Education reform targets unions

A narrow view of reform that focuses on firing bad teachers is incomplete and misguided.
March 01, 2012

On Monday, the Minnesota Senate passed a bill that would allow schools to take into account performance evaluations of teachers in addition to seniority while making layoffs. This measure is part of a larger education reform movement that, at its best, tries to improve teacher quality, but at its worst, tries to marginalize and destroy unions and privatize public education.

Teachers’ unions have been treated as the villains in education reform lately. The argument goes that students need great teachers — which nobody disagrees with — and that unions protect bad teachers, often accompanied by a particularly egregious example.

Unions protect all teachers because that’s their job. Lawyers defend violent criminals, but we don’t publicly berate them for doing so because that is how the process is supposed to work. Using only seniority in teacher layoffs protects teachers from being fired for political, personal or other reasons; seniority is a more objective measure than an evaluation. If seniority is not a factor, schools also have an incentive to dismiss more experienced, higher-paid teachers during layoffs to save money.

However, only using seniority means some good teachers will be laid off while some relatively worse teachers will stay on. Again we return to the problem of teacher quality. The reform movement’s solution is to make it easier to fire bad teachers. Not only does this ignore the many other problems that contribute to a poor education system, like poverty and racial isolation, it’s also only a partial solution to the problem it tries to confront.

There’s not a line of thousands of great teachers just waiting to get into the classroom right now — especially in the lowest performing districts. Reducing the power of teachers’ unions and getting rid of bad teachers doesn’t mean they’ll be replaced with great teachers, or anyone at all. Unions don’t control teacher education programs. They don’t control certification requirements. They don’t determine who is hired or how they are developed professionally. All of these factors are crucial for teacher quality yet rarely appear in discussions of education reform.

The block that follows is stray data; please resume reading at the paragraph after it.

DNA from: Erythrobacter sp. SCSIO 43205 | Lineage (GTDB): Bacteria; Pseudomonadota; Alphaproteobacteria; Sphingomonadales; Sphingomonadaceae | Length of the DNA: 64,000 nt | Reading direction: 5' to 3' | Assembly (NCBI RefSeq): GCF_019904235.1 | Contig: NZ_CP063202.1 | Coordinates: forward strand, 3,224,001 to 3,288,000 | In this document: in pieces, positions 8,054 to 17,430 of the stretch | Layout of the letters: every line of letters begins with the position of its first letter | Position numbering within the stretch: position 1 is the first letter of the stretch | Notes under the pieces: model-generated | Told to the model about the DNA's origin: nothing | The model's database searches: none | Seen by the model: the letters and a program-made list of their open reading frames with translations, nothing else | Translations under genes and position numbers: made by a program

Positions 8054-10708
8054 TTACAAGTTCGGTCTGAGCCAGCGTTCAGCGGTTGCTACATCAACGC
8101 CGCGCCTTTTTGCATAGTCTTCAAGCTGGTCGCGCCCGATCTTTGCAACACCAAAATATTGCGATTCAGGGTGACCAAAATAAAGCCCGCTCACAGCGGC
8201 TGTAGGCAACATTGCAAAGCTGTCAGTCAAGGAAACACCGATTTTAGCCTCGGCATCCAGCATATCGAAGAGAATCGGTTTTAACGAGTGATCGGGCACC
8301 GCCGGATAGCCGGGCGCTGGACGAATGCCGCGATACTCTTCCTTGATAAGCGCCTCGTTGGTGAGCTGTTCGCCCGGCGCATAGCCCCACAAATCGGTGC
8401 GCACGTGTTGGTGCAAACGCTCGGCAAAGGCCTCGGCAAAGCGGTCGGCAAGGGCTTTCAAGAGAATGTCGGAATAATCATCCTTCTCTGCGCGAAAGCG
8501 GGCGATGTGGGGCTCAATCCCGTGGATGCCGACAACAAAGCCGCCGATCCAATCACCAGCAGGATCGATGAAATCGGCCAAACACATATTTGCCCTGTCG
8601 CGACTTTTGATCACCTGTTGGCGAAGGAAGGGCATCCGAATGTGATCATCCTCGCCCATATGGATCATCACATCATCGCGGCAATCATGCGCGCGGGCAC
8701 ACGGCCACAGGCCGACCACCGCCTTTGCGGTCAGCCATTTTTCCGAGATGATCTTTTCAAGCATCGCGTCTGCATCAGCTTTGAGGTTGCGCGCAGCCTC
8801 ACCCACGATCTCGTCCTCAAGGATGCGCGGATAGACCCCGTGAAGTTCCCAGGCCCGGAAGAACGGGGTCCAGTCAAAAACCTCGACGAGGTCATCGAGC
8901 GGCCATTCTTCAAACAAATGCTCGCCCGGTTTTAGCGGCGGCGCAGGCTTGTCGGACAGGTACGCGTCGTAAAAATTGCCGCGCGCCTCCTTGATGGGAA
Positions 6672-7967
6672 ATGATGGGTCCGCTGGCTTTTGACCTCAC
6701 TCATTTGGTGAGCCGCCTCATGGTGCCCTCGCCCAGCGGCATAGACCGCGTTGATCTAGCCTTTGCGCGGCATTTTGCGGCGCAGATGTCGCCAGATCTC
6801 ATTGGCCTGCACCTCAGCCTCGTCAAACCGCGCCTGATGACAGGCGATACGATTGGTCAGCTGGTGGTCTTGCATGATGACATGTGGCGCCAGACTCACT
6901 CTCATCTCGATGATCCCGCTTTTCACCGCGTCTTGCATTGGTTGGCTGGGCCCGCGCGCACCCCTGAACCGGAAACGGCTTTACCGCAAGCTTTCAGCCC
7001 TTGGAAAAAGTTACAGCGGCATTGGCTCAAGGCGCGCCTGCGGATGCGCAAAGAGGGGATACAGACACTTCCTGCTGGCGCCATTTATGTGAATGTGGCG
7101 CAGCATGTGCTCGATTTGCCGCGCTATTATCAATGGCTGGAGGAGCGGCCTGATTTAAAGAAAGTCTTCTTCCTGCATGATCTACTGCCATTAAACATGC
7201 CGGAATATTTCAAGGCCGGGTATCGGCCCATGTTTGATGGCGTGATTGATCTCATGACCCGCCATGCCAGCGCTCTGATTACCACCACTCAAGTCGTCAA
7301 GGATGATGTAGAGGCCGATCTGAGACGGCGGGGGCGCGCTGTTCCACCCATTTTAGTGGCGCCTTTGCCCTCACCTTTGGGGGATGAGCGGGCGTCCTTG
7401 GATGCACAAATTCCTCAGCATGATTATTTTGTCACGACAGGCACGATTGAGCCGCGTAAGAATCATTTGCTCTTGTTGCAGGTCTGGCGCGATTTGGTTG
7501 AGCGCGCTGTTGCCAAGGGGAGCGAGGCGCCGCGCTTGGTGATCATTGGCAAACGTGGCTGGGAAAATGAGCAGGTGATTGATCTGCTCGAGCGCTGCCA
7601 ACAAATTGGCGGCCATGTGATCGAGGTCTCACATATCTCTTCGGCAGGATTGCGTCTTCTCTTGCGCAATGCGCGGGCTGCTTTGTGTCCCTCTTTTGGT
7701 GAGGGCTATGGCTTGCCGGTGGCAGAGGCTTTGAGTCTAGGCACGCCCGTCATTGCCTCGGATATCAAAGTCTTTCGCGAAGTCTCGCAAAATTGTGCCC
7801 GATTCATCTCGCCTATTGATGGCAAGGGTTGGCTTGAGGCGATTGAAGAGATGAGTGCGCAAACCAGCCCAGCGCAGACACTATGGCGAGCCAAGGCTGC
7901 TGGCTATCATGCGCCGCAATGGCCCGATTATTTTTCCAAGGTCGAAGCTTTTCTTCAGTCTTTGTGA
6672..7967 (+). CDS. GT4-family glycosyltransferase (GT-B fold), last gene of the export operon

If reformers, like the Republicans in the state legislature who passed the bill ending the “last in, first out” system really cared about teacher quality, one would think they would also support more investment in teacher education programs and higher pay for teachers so that more young people would enter teaching and be well prepared when they get there. But instead, the “reform” message continues to be that we can fire our way to the top, that getting rid of “bad” teachers is sufficient.

This brings up another problem with including performance evaluation in teacher layoffs: What makes a “good” or “bad” teacher? Frequently, it’s students’ test scores. When these test scores are tied to incentives like  whether a teacher gets laid off, problems arise. Schools teach test-taking instead of reading and math. Subjects that aren’t tested, like the arts, are forgotten. There are even cheating scandals, like the one that occurred in Atlanta public schools in 2008 and 2009.

Pressure for performance on standardized tests failed miserably with the No Child Left Behind Act. Forcing teachers’ unions to adopt similar policies in the name of improving teacher quality will lead to similarly botched results. Focusing only on the issue of being able to fire teachers is a woefully incomplete view of education reform that ignores other ways to improve teacher quality and other problems facing our education system.

 

Eric Murphy is the Minnesota Daily Editorials & Opinions Editor. Please send comments to letters@mndaily.com.

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